That fall, Taylor reported to the Yankees’ fall instructional league team in Florida, where his stardom preceded him. He was featured in a 60 Minutes segment and signed autographs for members of the Green Bay Packers when they stayed at the same hotel that housed his team. He signed a lot of other autographs, too. Classic had cards of him in both the English and French language versions their four-sport draft picks set, including over 5,000 hand-signed cards inserted randomly into packs.

The media followed Taylor to Florida. Their reporting was complimentary. They noted his humble nature, that he mostly stayed in at night, always addressed his elders as “sir” or “ma’am” and that he did his own laundry. They talked about the Mustang he’d purchased with his bonus money, but also that he bought the car from the dealership where his bother worked as a detailer and that he had gotten a nice discount on the purchase. His biggest purchase, the papers noted, was a house for his parents, allowing them to move out of the trailer where Taylor had grown up. But there was a theme to the stories that made it clear that these were older, white reporters looking for a young, black athlete that didn’t push challenge any of their notions about how a ballplayer should act. They never said it, but it was clear that they wanted to hold Taylor up as an antidote to the Deions and Rickeys of the sporting world. Case in point: several articles mentioned with flattering intent that Taylor wore no gold chains. Neither did Todd Van Poppel, but no one was waiting to judge him by his neckware.

Near the end of 1991, Topps pulled a major coup and signed Taylor to another exclusive contract, making them the only cardmaker permitted to produce his Major League cards until he reached the Bigs, at which time he would, under the player’s union contract, be available to all companies with an MLBPA license. The deal scooped Upper Deck, who had been so optimistic about their chances of landing Taylor that they actually included his name in the preliminary checklists for their 1992 flagship set. As Topps promoted their upcoming set as the only one that feature Taylor in pinstripes, Upper Deck quietly remade their checklist.

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1992 Topps #6 – Topps had hopes for this card becoming their version of the iconic ’89 UD Ken Griffey, Jr.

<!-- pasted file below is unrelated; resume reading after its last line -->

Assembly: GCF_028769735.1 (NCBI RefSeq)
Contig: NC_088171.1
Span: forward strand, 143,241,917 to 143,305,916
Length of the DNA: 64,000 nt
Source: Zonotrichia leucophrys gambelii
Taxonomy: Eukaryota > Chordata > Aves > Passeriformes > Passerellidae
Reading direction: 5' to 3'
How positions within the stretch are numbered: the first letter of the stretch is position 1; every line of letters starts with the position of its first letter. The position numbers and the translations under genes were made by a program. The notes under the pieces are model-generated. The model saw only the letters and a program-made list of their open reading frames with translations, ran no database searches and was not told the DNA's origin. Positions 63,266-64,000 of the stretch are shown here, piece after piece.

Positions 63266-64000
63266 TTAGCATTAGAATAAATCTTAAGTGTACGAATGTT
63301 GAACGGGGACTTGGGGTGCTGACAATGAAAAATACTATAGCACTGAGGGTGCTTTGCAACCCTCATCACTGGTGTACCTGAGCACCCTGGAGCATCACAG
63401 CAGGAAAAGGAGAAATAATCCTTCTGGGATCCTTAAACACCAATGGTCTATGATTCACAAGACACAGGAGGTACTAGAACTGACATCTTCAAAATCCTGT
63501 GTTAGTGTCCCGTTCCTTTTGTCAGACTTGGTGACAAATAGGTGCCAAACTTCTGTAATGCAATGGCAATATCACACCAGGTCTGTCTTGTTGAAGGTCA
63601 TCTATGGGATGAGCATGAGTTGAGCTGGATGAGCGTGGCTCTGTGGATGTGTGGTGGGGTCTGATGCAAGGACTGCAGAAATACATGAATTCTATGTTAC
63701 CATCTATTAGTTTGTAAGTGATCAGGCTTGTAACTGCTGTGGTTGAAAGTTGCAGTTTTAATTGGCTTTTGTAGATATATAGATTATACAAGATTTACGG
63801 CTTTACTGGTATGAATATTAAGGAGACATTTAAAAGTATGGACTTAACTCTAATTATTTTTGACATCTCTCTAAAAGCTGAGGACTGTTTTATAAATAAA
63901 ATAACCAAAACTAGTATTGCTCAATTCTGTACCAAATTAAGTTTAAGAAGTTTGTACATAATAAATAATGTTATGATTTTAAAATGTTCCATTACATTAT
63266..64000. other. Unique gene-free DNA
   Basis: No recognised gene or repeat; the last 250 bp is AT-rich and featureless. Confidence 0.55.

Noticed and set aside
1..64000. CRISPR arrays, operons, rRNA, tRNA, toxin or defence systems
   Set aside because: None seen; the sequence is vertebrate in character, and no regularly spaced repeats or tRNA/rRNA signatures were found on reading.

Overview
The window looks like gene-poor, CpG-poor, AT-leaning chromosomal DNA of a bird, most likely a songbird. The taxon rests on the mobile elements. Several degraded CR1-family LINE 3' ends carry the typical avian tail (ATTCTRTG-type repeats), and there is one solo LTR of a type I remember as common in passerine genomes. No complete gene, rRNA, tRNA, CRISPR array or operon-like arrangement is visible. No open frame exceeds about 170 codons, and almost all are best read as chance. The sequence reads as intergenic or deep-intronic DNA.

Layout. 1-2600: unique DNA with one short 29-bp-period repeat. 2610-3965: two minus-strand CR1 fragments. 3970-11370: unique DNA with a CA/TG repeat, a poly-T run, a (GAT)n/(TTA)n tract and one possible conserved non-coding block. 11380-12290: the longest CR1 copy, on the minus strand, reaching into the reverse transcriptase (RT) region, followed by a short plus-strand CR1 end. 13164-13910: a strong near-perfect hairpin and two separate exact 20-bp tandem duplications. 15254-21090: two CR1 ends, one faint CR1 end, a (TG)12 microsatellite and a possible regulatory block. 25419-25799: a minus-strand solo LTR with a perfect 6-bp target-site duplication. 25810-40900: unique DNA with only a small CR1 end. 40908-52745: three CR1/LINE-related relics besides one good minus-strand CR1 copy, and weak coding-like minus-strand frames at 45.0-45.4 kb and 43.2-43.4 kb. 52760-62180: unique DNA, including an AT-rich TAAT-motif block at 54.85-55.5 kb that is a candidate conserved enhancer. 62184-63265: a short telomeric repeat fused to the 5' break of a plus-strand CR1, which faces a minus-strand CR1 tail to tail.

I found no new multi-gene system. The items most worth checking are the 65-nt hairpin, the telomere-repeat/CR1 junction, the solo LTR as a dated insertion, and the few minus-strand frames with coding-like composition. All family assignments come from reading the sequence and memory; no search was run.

With Classic’s deal still in effect until December 31, Topps seems to have actually pushed back the release of their 1992 set in order to include Taylor. But the result was a minor masterpiece. Finding their brand getting lost in the flood of newer and shinier released in the early 1990s, Topps had responded with a classic re-tooling for its 1991 flagship release and the introduction of its premium Stadium Club brand. Stadium Club was a smash and the company’s 1992 flagship reflected the changing tastes in the marketplace. Using beaming white stock for the first time in decades and featuring a clean, modern design, the set put Taylor front and center. In what might have been an homage to the 1989 Upper Deck Ken Griffey Jr. #1 that had already become that company’s trademark card, Topps gave Taylor #6 in 1992 set, the first regular player card after the traditional Record Breaker opening subset. The card featured Taylor in Yankee pinstripes, the first time Topps had shown a draft pick in their Major League uniform. The kid is just into delivery: left arm ready to cock, right foot dangling over the red box containing his name, eyes trained at whatever lay ahead of him.

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1992 ToppsGold #793 – A forgotten icon of the Junk Wax Era.

1992 was also the year Topps introduced the first true parallel set with ToppsGold. The concept was stunning for its time – an alternate version of the classic flagship set, outfit with an etched gold foil nameplate. The cards would be found roughly one per wax box, making it an unimaginable task to complete a full set. But in the midst of the hype over this idea, Topps offered an alternative: a Gold Factory set, complete with a stunning card #793 – an exclusive Brien Taylor card, done in the standard veteran design, gold-plated and hand-signed by the young Phenom. The set, which retailed for around $250, was quickly selling on the secondary market for $4-500. The signed card itself was moving quickly for $100 and up. Taylor’s gold rookie – found one per 28,500 packs – was bringing $40-80 and his regular base card was a mover at $5.

But… were these really rookie cards?

As they had in 1990 with uber-prospects Chipper Jones and Todd Van Poppel, Classic had gotten the jump on the more mainstream brands by including Taylor in their Draft Picks set in the same calendar year in which he was drafted. The big companies had always waited until the year after the draft to debut these players. Topps and others had tried to produce a true Taylor RC – a 1991 release featuring him in his Big League dress, but were scooped by his holdout and then his deal with Classic. So, Topps decided to turn back the clock.

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1992 Stadium Club Skydome #184 – Unable to get Taylor into a 1991 set, Topps tried to pass this set off as being a year older than it was.

The result was the 1991 Stadium Club Dome set. Or was it 1992? Well, the set used the 1991 Stadium Club design and was issued inside a plastic reproduction of Skydome, home of the 1991 MLB All-Star Game. Each card featured a 1991 copyright line. Which made it outwardly appear as a 1991 release and its handsome card of Taylor (along with dozens of other 1991 draft choices) as a stunning “true rookie” of the biggest name in the hobby. Not so fast, said collectors. It was clear that Topps was back-dating the set to try to force a 1991 Taylor card. The set was not released until the spring of 1992 and it seems highly unlikely that Topps would have gone ahead with printing the set in ’91 while Taylor was under exclusive contract with another brand and then waited several months into 1992 before finally releasing it. Even if collectors didn’t fall for Topps’ scheme, they fell all over themselves for the set, which was going for $75 and the Taylor for $15 before the 1992 season had even opened.